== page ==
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Book part
Publication date: 24 May 2021

Wenqing Li, Nathan Petek and Hassan Faghani

When products are differentiated, applying the standard critical loss formula to assess whether it is profitable for a hypothetical monopolist to impose a common price…

Abstract

When products are differentiated, applying the standard critical loss formula to assess whether it is profitable for a hypothetical monopolist to impose a common price increase can lead to delineating an antitrust market that is too broad by setting a critical loss threshold that is too low. This error is particularly likely to occur when the products exhibit very different per-unit profits, own price elasticities, and cross price elasticities. In particular, different per-unit profits are a necessary condition for this error to occur and this difference is more likely to be driven by an asymmetry in prices than by an asymmetry in costs when own price elasticities are moderate in magnitude. In contrast, differences in the quantity sold of each product do not tend to lead to errors in market definition. Given the issues associated with the standard critical loss analysis, critical loss analysis with asymmetric price increases and the gross upward pricing pressure index are practical alternative approaches for conducting market definition analysis when products in a candidate market are differentiated.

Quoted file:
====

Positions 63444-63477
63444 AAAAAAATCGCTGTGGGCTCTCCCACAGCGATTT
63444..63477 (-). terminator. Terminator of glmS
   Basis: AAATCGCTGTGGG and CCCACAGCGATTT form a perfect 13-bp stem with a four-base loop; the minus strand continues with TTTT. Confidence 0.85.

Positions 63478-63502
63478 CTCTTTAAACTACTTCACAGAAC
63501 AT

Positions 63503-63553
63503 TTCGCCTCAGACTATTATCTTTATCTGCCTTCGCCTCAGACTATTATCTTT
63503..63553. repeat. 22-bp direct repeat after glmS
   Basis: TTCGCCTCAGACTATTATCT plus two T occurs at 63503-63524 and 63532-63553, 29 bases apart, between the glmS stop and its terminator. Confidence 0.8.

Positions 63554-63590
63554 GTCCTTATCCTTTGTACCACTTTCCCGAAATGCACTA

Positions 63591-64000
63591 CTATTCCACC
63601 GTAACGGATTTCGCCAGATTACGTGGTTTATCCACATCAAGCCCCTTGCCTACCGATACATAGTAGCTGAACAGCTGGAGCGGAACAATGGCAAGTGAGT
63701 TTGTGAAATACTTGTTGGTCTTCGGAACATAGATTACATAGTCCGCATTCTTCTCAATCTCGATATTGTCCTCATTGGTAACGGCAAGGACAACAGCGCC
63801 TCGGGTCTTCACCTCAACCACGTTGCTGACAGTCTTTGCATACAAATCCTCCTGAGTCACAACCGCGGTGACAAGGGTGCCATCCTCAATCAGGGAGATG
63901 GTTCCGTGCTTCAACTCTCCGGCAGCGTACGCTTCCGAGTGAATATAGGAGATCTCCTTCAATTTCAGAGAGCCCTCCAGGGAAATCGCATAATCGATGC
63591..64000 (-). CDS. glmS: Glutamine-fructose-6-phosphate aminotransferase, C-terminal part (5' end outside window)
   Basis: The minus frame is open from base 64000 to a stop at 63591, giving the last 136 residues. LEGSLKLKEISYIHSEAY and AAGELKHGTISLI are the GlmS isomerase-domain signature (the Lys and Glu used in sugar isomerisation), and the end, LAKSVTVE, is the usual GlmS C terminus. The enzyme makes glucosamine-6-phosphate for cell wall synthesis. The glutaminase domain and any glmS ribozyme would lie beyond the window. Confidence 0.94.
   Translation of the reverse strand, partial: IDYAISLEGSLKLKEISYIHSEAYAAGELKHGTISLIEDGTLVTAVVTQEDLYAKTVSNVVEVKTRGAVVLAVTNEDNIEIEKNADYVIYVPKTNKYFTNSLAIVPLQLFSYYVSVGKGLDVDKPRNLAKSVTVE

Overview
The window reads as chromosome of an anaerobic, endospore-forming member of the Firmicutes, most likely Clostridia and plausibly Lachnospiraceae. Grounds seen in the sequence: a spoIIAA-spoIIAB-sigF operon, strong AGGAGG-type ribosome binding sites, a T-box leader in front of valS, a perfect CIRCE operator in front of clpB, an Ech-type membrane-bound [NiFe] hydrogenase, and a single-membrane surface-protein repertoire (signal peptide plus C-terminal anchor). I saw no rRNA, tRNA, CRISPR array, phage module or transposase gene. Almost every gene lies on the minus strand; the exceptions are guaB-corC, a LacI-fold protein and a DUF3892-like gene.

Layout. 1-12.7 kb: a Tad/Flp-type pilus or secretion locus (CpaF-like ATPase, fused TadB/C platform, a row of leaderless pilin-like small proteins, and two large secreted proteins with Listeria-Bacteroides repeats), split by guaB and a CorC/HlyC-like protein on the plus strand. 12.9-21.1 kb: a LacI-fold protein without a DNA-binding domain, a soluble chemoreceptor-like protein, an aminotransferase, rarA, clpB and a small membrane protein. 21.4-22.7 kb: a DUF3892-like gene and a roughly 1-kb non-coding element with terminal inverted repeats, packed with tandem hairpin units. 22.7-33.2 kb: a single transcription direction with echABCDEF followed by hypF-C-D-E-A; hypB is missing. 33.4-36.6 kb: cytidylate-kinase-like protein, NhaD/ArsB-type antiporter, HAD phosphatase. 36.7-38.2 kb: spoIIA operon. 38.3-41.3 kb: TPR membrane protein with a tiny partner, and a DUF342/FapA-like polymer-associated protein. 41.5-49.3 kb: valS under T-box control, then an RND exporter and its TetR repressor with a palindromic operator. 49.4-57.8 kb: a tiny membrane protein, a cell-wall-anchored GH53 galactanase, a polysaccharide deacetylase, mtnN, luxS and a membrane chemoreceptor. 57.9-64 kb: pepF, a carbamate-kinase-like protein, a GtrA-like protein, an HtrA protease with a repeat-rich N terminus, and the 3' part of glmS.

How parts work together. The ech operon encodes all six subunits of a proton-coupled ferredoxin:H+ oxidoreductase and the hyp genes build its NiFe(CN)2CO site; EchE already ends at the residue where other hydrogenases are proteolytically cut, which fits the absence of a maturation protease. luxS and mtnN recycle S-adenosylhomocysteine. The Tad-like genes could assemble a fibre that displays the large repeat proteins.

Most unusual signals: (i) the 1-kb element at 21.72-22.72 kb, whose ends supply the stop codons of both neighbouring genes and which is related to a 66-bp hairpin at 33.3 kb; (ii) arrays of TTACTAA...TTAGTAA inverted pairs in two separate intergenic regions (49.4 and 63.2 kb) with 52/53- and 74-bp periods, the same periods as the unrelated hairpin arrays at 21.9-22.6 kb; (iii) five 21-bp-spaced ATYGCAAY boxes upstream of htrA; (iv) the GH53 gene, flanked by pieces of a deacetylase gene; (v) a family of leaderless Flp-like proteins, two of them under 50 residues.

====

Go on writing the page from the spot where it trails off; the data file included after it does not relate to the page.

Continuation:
Details

The Law and Economics of Patent Damages, Antitrust, and Legal Process
Type: Book
ISBN: 978-1-80071-024-5

Keywords

Book part
Publication date: 29 August 2018

Paul A. Pautler

The Bureau of Economics in the Federal Trade Commission has a three-part role in the Agency and the strength of its functions changed over time depending on the…

Abstract